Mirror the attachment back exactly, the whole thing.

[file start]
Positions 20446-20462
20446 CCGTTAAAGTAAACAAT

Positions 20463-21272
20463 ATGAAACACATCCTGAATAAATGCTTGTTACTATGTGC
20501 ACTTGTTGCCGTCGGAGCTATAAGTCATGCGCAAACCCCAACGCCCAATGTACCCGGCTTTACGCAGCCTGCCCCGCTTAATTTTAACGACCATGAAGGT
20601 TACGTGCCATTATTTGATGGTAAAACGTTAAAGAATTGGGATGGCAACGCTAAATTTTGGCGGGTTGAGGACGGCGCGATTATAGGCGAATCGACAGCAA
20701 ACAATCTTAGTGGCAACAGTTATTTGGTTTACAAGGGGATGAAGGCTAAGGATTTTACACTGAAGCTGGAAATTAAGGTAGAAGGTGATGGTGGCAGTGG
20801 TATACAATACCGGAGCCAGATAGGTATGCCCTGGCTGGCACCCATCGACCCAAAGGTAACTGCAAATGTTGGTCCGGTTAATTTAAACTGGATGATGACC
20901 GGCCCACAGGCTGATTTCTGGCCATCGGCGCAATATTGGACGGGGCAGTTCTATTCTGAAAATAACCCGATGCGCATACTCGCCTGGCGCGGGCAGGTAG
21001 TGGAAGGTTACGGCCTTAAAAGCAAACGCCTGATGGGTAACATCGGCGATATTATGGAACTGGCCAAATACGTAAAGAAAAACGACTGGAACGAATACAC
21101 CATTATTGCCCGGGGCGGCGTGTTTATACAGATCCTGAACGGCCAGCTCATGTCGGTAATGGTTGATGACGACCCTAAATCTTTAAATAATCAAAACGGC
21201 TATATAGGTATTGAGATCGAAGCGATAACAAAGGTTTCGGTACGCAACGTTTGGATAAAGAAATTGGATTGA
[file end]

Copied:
Positions 20446-20462
20446 CCGTTAAAGTAAACAAT

Positions 20463-21272
20463 ATGAAACACATCCTGAATAAATGCTTGTTACTATGTGC
20501 ACTTGTTGCCGTCGGAGCTATAAGTCATGCGCAAACCCCAACGCCCAATGTACCCGGCTTTACGCAGCCTGCCCCGCTTAATTTTAACGACCATGAAGGT
20601 TACGTGCCATTATTTGATGGTAAAACGTTAAAGAATTGGGATGGCAACGCTAAATTTTGGCGGGTTGAGGACGGCGCGATTATAGGCGAATCGACAGCAA
20701 ACAATCTTAGTGGCAACAGTTATTTGGTTTACAAGGGGATGAAGGCTAAGGATTTTACACTGAAGCTGGAAATTAAGGTAGAAGGTGATGGTGGCAGTGG
20801 TATACAATACCGGAGCCAGATAGGTATGCCCTGGCTGGCACCCATCGACCCAAAGGTAACTGCAAATGTTGGTCCGGTTAATTTAAACTGGATGATGACC
20901 GGCCCACAGGCTGATTTCTGGCCATCGGCGCAATATTGGACGGGGCAGTTCTATTCTGAAAATAACCCGATGCGCATACTCGCCTGGCGCGGGCAGGTAG
21001 TGGAAGGTTACGGCCTTAAAAGCAAACGCCTGATGGGTAACATCGGCGATATTATGGAACTGGCCAAATACGTAAAGAAAAACGACTGGAACGAATACAC
21101 CATTATTGCCCGGGGCGGCGTGTTTATACAGATCCTGAACGGCCAGCTCATGTCGGTAATGGTTGATGACGACCCTAAATCTTTAAATAATCAAAACGGC
21201 TATATAGGTATTGAGATCGAAGCGATAACAAAGGTTTCGGTACGCAACGTTTGGATAAAGAAATTGGATTGA